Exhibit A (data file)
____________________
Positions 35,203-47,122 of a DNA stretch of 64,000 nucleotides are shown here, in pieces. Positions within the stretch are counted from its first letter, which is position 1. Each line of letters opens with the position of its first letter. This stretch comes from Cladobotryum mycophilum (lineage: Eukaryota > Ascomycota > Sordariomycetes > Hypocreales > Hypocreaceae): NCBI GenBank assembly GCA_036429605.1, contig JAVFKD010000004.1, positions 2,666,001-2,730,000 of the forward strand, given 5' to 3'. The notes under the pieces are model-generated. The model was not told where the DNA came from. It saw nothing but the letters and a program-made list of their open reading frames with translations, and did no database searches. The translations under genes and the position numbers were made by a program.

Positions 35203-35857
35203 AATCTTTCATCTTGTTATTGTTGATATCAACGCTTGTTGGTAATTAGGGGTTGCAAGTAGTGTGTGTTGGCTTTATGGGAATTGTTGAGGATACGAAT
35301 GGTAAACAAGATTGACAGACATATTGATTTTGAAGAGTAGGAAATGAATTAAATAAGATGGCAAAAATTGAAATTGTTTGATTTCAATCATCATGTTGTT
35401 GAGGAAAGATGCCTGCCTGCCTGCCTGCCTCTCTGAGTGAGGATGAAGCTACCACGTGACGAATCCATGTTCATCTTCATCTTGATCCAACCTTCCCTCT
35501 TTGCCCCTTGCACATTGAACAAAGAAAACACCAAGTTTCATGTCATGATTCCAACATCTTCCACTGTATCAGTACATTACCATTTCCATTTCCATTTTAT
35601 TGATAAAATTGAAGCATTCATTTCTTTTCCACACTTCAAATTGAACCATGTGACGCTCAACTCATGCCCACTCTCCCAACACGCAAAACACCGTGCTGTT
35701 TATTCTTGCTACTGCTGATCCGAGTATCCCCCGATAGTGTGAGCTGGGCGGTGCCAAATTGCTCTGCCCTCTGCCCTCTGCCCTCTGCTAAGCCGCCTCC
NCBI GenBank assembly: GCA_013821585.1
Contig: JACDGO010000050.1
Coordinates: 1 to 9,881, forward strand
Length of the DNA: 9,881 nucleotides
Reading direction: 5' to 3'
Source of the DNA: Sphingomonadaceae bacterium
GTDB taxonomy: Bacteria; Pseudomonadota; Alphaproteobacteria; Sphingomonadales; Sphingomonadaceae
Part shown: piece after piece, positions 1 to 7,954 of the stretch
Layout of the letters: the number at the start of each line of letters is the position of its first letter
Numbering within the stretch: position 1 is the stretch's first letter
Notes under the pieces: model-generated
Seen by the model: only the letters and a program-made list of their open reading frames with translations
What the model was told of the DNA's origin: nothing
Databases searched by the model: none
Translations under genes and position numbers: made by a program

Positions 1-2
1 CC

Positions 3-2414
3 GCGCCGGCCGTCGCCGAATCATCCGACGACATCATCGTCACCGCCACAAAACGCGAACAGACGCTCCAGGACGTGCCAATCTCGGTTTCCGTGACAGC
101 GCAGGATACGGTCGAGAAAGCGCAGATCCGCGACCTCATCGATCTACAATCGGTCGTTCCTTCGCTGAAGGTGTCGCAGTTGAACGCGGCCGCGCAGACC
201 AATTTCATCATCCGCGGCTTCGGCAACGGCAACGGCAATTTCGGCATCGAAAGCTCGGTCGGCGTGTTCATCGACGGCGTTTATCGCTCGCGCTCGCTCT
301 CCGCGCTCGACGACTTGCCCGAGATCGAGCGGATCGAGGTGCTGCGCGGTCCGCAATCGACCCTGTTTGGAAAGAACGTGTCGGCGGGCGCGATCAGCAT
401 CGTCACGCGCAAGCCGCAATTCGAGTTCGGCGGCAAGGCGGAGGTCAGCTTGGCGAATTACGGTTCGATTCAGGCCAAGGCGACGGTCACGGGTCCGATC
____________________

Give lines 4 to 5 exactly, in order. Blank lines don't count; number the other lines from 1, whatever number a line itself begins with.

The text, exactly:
35301 GGTAAACAAGATTGACAGACATATTGATTTTGAAGAGTAGGAAATGAATTAAATAAGATGGCAAAAATTGAAATTGTTTGATTTCAATCATCATGTTGTT
35401 GAGGAAAGATGCCTGCCTGCCTGCCTGCCTCTCTGAGTGAGGATGAAGCTACCACGTGACGAATCCATGTTCATCTTCATCTTGATCCAACCTTCCCTCT